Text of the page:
Coombe Farm is due to reach full organic status in May 2007, as one of the last Coombe Farm dairies to convert to organic production many of the tried and tested techniques we have developed on our other units were already used extensively at Coombe Farm so the transition to full organic status has been a very smooth one. The farm will provide organic milk to our milk processing dairy for use in dairy products supplied to Waitrose. The dairy facilities has been significantly improved over the last three years to provide good cow accommodation and waste handling, culminating in 2006 with the installation of a new milking parlour and automatic handling system. The dairy herd calves all year round to ensure a level milk supply is delivered to the factory of the highest quality. During the winter housing period cows are fed a complete diet of home produced forage and cereals with bought in concentrates used to balance the ration. All cows are able to graze naturally between the months of April and November on white clover rich swards with buffer feeding available to meet the cow’s nutritional requirements. A new system of cow tracks topped with crushed limestone has been constructed to enable the safe effective movement of cows between grazing fields and the milking parlour.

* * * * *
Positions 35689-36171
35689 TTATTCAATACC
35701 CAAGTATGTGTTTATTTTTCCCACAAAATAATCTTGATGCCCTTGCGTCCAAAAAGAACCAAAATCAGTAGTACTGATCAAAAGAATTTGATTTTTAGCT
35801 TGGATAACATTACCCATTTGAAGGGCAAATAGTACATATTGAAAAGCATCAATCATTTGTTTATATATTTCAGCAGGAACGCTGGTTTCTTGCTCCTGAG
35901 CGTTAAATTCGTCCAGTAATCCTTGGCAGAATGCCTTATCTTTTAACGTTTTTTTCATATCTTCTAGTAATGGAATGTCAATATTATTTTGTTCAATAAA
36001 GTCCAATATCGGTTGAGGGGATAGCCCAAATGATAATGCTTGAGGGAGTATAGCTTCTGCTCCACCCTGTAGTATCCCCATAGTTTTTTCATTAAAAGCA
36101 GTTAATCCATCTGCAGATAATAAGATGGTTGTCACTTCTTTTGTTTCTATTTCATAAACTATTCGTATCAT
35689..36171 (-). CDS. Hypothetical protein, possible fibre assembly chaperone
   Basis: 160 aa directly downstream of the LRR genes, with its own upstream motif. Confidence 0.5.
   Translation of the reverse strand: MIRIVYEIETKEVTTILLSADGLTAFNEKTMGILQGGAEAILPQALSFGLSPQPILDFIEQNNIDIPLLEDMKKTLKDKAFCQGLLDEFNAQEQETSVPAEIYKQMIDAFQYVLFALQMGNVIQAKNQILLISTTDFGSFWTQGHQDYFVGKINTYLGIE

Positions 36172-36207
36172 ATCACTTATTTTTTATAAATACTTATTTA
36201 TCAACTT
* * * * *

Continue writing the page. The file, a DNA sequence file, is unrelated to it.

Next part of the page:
The landscape is dominated by the large natural “Coombe” providing a spectacular back drop to a farm and milk processing factory working in harmony with the countryside. At the base of the “Coombe” a main tributary of the river Axe rises and flows through the lower part of the farm, we have taken the opportunity to use this resource to create four ponds above and below the factory site. With the aid of landscape designed tree planting to create both new and enhance existing woodland we have been able to create a wildlife attraction that is also available for the employees to enjoy as a picnic come recreational area. The farm also has a substantial number of veteran trees and mature hedgerows that help to support a variety of wildlife, hedgerow flowers and insects, all farming activities ensure a suitable hedgerow margin is left so that these features remain undisturbed. Coombe Farm has also entered in to the Organic Entry Level Scheme which has enabled us to further enhance the natural environment of the farm by taking out areas of land from agricultural production to provide beetle banks, improve existing hedgerows and plant out field corners with native trees to create small areas of open woodland.
Coombe Farm dairy works in harmony with the milk processing factory by taking all of the factory washings and mixing them with cow manure to break down the milk fats contained in them, the combined mix is then passed through a separation system to remove the solids. This process provides us with two vital products for use in organic farming;
Solids these are stored and turned regularly to form nutrient rich compost which is ploughed in to provide vital soil humus.
Liquid this is stored in a large lagoon and used as a liquid organic fertiliser which is spread on to growing crops.
Both of these fertilisers are regularly tested to ensure that the growing crops receive the correct amount of fertiliser they need to flourish and none of the vital nutrients are lost to the environment or local watercourses